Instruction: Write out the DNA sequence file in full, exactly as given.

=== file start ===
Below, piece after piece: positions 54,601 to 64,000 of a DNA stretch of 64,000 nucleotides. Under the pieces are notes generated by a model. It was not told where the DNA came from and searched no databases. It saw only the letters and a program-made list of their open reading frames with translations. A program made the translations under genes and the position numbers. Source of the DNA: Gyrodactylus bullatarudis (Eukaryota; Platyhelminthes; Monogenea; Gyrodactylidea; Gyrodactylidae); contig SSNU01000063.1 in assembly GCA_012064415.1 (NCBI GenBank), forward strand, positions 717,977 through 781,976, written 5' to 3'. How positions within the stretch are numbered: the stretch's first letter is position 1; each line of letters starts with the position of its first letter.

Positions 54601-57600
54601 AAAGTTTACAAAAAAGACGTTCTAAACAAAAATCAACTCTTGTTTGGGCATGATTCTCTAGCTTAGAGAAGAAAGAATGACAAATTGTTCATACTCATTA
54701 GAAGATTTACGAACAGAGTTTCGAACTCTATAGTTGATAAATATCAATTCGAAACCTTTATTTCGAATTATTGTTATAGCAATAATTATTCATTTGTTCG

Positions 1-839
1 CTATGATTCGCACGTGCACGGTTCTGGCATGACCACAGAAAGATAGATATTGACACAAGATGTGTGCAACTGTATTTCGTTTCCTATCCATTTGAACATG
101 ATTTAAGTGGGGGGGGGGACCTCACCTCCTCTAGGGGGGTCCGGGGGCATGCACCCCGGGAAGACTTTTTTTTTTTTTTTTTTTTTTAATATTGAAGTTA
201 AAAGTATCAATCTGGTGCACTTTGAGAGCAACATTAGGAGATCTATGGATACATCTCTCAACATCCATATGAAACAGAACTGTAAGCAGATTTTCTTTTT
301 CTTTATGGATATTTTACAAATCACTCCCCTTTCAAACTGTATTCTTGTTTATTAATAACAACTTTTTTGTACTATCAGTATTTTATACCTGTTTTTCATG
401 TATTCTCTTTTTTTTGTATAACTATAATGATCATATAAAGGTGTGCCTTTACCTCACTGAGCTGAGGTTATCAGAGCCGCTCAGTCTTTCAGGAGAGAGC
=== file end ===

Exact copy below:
Below, piece after piece: positions 54,601 to 64,000 of a DNA stretch of 64,000 nucleotides. Under the pieces are notes generated by a model. It was not told where the DNA came from and searched no databases. It saw only the letters and a program-made list of their open reading frames with translations. A program made the translations under genes and the position numbers. Source of the DNA: Gyrodactylus bullatarudis (Eukaryota; Platyhelminthes; Monogenea; Gyrodactylidea; Gyrodactylidae); contig SSNU01000063.1 in assembly GCA_012064415.1 (NCBI GenBank), forward strand, positions 717,977 through 781,976, written 5' to 3'. How positions within the stretch are numbered: the stretch's first letter is position 1; each line of letters starts with the position of its first letter.

Positions 54601-57600
54601 AAAGTTTACAAAAAAGACGTTCTAAACAAAAATCAACTCTTGTTTGGGCATGATTCTCTAGCTTAGAGAAGAAAGAATGACAAATTGTTCATACTCATTA
54701 GAAGATTTACGAACAGAGTTTCGAACTCTATAGTTGATAAATATCAATTCGAAACCTTTATTTCGAATTATTGTTATAGCAATAATTATTCATTTGTTCG

Positions 1-839
1 CTATGATTCGCACGTGCACGGTTCTGGCATGACCACAGAAAGATAGATATTGACACAAGATGTGTGCAACTGTATTTCGTTTCCTATCCATTTGAACATG
101 ATTTAAGTGGGGGGGGGGACCTCACCTCCTCTAGGGGGGTCCGGGGGCATGCACCCCGGGAAGACTTTTTTTTTTTTTTTTTTTTTTAATATTGAAGTTA
201 AAAGTATCAATCTGGTGCACTTTGAGAGCAACATTAGGAGATCTATGGATACATCTCTCAACATCCATATGAAACAGAACTGTAAGCAGATTTTCTTTTT
301 CTTTATGGATATTTTACAAATCACTCCCCTTTCAAACTGTATTCTTGTTTATTAATAACAACTTTTTTGTACTATCAGTATTTTATACCTGTTTTTCATG
401 TATTCTCTTTTTTTTGTATAACTATAATGATCATATAAAGGTGTGCCTTTACCTCACTGAGCTGAGGTTATCAGAGCCGCTCAGTCTTTCAGGAGAGAGC